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Since the logic if some members drop out is for that to push other Euro members into the position of marginal countries on the bubble, to be pushed out in turn, either the ECB accepts its inexorable return to being just the Bundesbank, except with all surrounding trading partners in a different common currency, or else it adopts the policies to change the rules.

The EFSF is already in that situation.

The EFSF has to source over 50% of its operating capital from "the markets" by issuing bonds backed by guarantees from Euro member states.

As member states get thrown under the bus they switch from guarantors of EFSF bonds to borrowers of EFSF funds.

Currently Spain and Italy are the marginal guarantors of the EFSF, and they are "under attack" by "the markets". Italy has suggested that it may exercise its option under the EFSF rules to withdraw its guarantee if its borrowing costs exceed those of Greece. The recent EU agreement allegedly lowered Greece's EFSF interest rate, while completely ignoring the fact that italy was, indeed, "under market attack".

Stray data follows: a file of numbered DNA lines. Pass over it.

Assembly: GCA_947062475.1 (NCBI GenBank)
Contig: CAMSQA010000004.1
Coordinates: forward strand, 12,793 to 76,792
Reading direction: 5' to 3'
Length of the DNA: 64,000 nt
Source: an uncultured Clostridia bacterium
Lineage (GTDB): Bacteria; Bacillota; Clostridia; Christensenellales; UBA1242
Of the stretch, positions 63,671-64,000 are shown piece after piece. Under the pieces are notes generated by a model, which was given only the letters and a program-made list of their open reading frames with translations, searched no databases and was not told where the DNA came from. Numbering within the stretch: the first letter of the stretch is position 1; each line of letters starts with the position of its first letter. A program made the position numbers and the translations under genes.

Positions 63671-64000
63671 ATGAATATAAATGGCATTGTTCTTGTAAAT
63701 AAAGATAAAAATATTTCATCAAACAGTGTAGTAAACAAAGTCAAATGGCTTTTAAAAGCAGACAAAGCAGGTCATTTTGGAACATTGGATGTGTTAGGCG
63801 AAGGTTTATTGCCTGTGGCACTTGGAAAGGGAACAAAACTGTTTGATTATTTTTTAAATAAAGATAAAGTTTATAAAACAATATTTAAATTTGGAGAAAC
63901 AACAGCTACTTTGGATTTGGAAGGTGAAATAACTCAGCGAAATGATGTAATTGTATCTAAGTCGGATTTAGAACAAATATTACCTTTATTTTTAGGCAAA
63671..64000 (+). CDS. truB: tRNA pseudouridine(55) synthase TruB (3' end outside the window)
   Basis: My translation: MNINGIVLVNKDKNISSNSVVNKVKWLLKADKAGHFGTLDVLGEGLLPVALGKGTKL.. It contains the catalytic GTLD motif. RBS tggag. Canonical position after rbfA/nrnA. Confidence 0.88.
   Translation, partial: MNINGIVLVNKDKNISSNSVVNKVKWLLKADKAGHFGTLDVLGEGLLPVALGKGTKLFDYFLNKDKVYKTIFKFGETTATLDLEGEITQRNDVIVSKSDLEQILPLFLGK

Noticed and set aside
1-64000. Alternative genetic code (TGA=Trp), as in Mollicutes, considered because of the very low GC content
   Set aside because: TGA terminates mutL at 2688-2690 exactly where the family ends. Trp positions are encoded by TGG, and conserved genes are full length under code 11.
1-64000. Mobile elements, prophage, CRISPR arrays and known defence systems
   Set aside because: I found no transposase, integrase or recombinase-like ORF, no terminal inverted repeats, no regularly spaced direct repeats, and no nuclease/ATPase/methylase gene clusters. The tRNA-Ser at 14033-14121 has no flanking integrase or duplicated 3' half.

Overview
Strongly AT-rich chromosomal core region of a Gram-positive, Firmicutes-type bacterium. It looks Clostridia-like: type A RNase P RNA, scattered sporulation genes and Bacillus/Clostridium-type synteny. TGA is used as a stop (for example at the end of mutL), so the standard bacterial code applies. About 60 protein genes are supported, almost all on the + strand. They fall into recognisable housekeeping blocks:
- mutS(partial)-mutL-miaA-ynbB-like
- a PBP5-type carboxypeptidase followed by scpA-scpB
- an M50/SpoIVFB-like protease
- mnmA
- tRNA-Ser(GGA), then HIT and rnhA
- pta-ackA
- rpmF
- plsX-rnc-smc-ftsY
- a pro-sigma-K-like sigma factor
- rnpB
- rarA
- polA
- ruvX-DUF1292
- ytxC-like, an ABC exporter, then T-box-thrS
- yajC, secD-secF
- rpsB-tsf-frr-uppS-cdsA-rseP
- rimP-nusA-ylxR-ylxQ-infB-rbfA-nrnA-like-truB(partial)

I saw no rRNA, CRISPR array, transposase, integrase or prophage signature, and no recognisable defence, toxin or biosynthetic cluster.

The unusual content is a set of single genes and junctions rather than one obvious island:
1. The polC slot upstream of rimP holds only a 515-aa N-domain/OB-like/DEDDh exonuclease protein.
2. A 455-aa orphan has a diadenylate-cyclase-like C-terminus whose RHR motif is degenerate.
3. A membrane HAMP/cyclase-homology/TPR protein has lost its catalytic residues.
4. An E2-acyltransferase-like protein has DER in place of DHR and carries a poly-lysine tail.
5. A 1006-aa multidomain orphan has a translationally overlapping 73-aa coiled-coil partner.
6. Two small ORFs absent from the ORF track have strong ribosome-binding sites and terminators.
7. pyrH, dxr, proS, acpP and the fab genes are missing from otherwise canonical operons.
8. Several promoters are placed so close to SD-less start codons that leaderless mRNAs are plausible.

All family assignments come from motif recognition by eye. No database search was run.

In addition, France's AAA rating has become the subject of French Presidential Election Campaign Football, so whether France can continue to guarantee the EFSF's AAA rating is an open question, even if France continues to enjoy access to bond markets at reasonable rates.

Economics is politics by other means

by Migeru (migeru at eurotrib dot com) on Mon Aug 1st, 2011 at 05:52:58 PM EST
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